Magic Hour – learning good writing

Two days ago I finished listening to a book called Magic Hour (but I did it in Swedish and here it’s called En flicka som kallas Alice) by Kristin Hannah. I hadn’t heard of the author before and had no expectations for the novel. I thought it sounded interesting as it involved a psychiatrist and a “wild child”, thought to have been raised by wolves.

What I got was a novel with cliché characters (psychiatrist-focused-on-her-career-with-a-broken-heart, flirty-doctor-with-a-secret-past-that-makes-him-doubt-love, man-who-loves-his-best-friend-from-childhood-and-now-wants-her-to-know-about-it, policewoman-who-loves-her-best-friend-from-childhood-but-doesn’t-know-it, smalltown-journalist-doing-whatever-it-takes-to-get-a-story and so on), inconsistencies and stupidity (a starved girl who hasn’t had anything but plants and grass to eat for a while is repeatedly fed waffles with whipped cream, hamburgers and french fries without any physical reaction and the girl who doesn’t know words knows that someone has told her about the “big bad world out there”, the girl’s biological father shows up and claims her after not having seen her in three years and then ends up giving her back to the psychiatrist the same night as he can’t handle his daughter) and a story as predictable as December coming after November.

The psychiatrist and the handsome doctor did end up together. The police woman realized she loved her best friend and they ended up together. The girl got better and got to stay with the psychiatrist. The psychiatrist and the police woman, who are sisters, patched up their relationship and realized that they loved each other.  And everyone lived happily ever after.

Sure, it wasn’t all bad. I was interested in finding out what had happened to the girl (and when the end came I couldn’t tie it all together but I don’t know if it’s just me or if it was a bit unclear) and curious about her recovery and what would happen to her. There just wasn’t enough of that to compensate for the clichés and the predictability of the story.

And while I was out there walking or biking with the book in my iPod, I thought about the difficulties of staying away from clichés and mainstream stories without getting accused of being “out there” and writing about things and characters that readers can’t connect with. And how readers sometimes get disappointed if you don’t stick to the stereotypes and decide to shake things up a bit by letting your characters do the unexpected. And about how this book wasn’t in the least daring.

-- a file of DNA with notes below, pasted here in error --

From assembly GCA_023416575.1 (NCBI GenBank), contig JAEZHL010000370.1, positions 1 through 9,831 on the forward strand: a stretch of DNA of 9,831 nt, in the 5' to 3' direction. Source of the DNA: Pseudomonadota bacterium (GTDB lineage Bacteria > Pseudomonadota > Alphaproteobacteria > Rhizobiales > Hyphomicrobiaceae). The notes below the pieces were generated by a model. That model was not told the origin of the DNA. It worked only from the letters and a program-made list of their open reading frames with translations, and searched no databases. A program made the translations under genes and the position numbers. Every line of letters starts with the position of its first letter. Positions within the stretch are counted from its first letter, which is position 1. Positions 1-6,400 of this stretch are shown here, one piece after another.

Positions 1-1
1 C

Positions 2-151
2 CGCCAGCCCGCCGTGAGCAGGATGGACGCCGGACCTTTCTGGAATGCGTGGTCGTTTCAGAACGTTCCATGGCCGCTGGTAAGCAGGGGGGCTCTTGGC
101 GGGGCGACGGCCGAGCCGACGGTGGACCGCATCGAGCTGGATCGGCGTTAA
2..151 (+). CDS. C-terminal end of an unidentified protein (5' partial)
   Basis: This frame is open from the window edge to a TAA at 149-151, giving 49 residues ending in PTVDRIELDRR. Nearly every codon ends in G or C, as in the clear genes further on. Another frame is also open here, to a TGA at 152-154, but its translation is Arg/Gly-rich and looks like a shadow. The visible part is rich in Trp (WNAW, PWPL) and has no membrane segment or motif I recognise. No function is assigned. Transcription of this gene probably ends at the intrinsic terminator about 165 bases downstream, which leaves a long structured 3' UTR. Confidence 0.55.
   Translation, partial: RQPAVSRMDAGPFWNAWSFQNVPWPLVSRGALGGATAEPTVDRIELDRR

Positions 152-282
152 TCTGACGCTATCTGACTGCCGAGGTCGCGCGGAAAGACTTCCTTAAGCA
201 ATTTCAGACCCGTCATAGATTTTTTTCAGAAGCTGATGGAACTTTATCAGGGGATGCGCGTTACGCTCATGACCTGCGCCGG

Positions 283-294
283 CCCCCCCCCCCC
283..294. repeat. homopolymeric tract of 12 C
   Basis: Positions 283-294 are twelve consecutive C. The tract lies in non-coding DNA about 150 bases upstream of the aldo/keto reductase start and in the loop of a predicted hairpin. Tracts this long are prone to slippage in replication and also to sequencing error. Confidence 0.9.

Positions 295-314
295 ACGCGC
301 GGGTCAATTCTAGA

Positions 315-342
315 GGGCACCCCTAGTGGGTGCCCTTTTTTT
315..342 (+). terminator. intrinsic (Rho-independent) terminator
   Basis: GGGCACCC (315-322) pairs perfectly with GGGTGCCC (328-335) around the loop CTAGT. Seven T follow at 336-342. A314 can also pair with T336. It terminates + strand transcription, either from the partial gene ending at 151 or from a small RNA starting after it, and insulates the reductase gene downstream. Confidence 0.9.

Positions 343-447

Magic Hour didn’t gain anything from the two stupid love stories in it. Absolutely nothing. So, why choose to include them? Why not be brave enough to skip them and focus the story on the relationship between the girl and the psychiatrist? And maybe the sister conflict (even though we’ve read that one before as well)?

Lately, I’ve realized that I learn as much about good writing from reading poor books as I do from reading the great ones…


2 responses to “Magic Hour – learning good writing

  1. Don’t be dishearted mate, it is alright. Perfect writing comes out from continuous effort and at times taking some nos from the readers. keep up 🙂

  2. I’m glad that you have found a way to learn from even the predictable/disappointing books!

    I read a book, “Dear John” by Nicolas Sparks recently and while I wasn’t surprised by the ending in the book I realized that is true to Sparks’ style of writing – there are no happy endings that we “expect”. I like that he doesn’t always tie things up with a pretty, happy bow. He exposes the reality of what life can be like. I still consider them “fluff” books, which is what I need to read when I’m busy (at least I’m reading). However, watching the movie version of “Dear John” made me want to throw a book through the TV because the movie DID have the ending tied up with the pretty, happy bow and I really wish they would have stayed true to the author’s ending – however would consumers have liked that?

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